The IEA held a workshop in January 2020 that brought together more than sixty members of industry, policy and regulatory bodies, technical experts and other knowledgeable stakeholders to exchange views on ways to best step up efforts to regulate methane emissions from the oil and gas sector.
The meeting was hosted in collaboration with the Florence School of Regulation, the United Nations Environmental Programme, and other partners of the Methane Guiding Principles (MGPs), a multi-stakeholder collaborative platform of industry, intergovernmental organizations, academia, and civil society.
The MGPs were created following the in-depth focus on oil and gas methane emissions in the IEA’s World Energy Outlook (WEO) 2017. The activities under the MGPs aim to reduce the environmental impacts associated with oil and gas supply, recognising that – even with ambitious efforts to reduce greenhouse gas emissions – these fuels are set to remain part of the energy system for many years to come.
IEA analysis has highlighted over many years the importance of addressing methane emissions from oil and gas operations, as a powerful and cost-effective way to reduce the environmental footprint of these fuels. One of the key ways to do so, written into the principles, is via “sound methane policies and regulations that incentivise early action, drive performance improvements, facilitate proper enforcement, and support flexibility and innovation.”
The one-day event heard presentations from a diverse set of stakeholders—including principal actors from country regulatory bodies and leading thinkers from civil society groups—sparking discussions on how to carry forward lessons learned from existing regulatory approaches in other jurisdictions to mitigating methane, and opportunities to expand the geographic reach of successful methane regulation. In total, more than thirty countries were represented at the workshop.
According to the IEA’s most recent estimates, annual methane emissions from oil and gas are around 80 million metric tonnes. Despite heightened attention to the topic, the effect of today’s voluntary initiatives and commitments from policymakers is not sufficient to meet global climate goals outlined in the Sustainable Development Scenario.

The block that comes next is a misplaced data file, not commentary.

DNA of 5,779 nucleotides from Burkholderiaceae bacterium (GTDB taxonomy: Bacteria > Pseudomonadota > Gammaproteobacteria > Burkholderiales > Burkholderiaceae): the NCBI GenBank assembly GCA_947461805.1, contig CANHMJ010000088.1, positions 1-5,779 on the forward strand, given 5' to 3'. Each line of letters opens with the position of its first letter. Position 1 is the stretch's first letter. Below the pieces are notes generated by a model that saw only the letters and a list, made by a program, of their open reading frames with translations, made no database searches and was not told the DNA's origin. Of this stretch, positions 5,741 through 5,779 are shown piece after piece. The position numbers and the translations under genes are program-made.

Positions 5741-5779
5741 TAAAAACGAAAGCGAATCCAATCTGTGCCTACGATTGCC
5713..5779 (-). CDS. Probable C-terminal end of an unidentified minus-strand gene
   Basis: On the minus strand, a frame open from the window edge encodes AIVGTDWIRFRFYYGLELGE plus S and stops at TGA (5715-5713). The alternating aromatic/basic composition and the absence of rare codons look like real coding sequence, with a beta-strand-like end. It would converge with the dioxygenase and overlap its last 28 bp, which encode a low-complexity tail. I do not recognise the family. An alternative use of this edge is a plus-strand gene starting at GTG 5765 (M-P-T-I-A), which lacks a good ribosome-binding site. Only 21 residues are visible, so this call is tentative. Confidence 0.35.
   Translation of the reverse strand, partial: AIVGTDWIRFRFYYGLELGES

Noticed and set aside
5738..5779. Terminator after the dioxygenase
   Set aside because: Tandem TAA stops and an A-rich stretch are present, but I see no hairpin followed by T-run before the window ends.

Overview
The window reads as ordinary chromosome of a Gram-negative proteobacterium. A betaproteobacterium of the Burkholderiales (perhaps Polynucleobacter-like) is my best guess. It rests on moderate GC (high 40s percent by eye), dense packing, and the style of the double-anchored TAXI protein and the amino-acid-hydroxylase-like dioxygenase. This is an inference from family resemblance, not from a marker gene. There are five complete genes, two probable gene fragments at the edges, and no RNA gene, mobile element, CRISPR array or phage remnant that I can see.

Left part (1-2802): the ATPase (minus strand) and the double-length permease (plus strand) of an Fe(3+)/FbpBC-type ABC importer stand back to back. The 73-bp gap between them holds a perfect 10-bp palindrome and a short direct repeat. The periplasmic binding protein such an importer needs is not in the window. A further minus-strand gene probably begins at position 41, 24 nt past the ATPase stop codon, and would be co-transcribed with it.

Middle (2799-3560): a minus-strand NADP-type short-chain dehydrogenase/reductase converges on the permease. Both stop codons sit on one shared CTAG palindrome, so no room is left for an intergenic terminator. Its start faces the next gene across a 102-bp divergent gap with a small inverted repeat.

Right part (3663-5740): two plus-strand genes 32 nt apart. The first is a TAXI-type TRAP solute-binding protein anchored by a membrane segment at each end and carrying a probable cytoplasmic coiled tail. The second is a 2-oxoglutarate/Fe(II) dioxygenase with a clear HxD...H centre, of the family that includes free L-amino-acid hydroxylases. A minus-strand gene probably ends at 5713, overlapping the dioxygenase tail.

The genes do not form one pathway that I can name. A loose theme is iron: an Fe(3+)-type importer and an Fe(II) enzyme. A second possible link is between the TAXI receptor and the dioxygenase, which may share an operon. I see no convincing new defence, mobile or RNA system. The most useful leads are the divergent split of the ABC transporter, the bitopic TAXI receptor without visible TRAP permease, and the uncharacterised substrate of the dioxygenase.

“The world needs to take every opportunity to reduce methane emissions as an integral part of tackling climate change,” IEA Deputy Executive Director Paul Simons said in his opening to the workshop. “Our aim today is to exchange views and lessons learned on what approaches work and what don’t work; what are the different considerations that have shaped regulation and enforcement in different jurisdictions around the world; and what can be done to support and widen these efforts.”
The importance of taking action on feasible, cost-effective methane abatement opportunities has been underscored in consecutive WEO analyses examining the environmental impacts of fossil fuel consumption and production. It was also a core message of an IEA special report, ‘The Oil and Gas Industry in Energy Transitions,’ released last month.
Building on its multi-tiered methane analyses, the IEA has launched the Methane Tracker, an online information platform that lays out a coherent set of estimates for global oil and gas methane emissions on a country-by-country basis. In a first-of-its-kind assessment, the Tracker also estimates the abatement potentials and costs of avoiding emissions that are possible by applying methane mitigation technologies across oil and gas value chains.
Since the Tracker’s initial release in July of last year, a number of new features have been added to the online tool, including a new section that covers policy and regulatory approaches to methane and features a database populated with methane regulatory measures from key oil and gas producing jurisdictions.
Over the course of 2020-21, the IEA will make further advancements to the Tracker with the aim of continuing to develop the tool to be useful for governments, industry and other stakeholders working to tackle methane emissions from the oil and gas sector. These advancements will take a particular eye towards policymakers and regulators seeking to improve or create policy for methane reductions, including continued expansion of the policy and regulation database and the coverage of regulatory analysis. The IEA also plans to reconvene the network of experts within this timeline.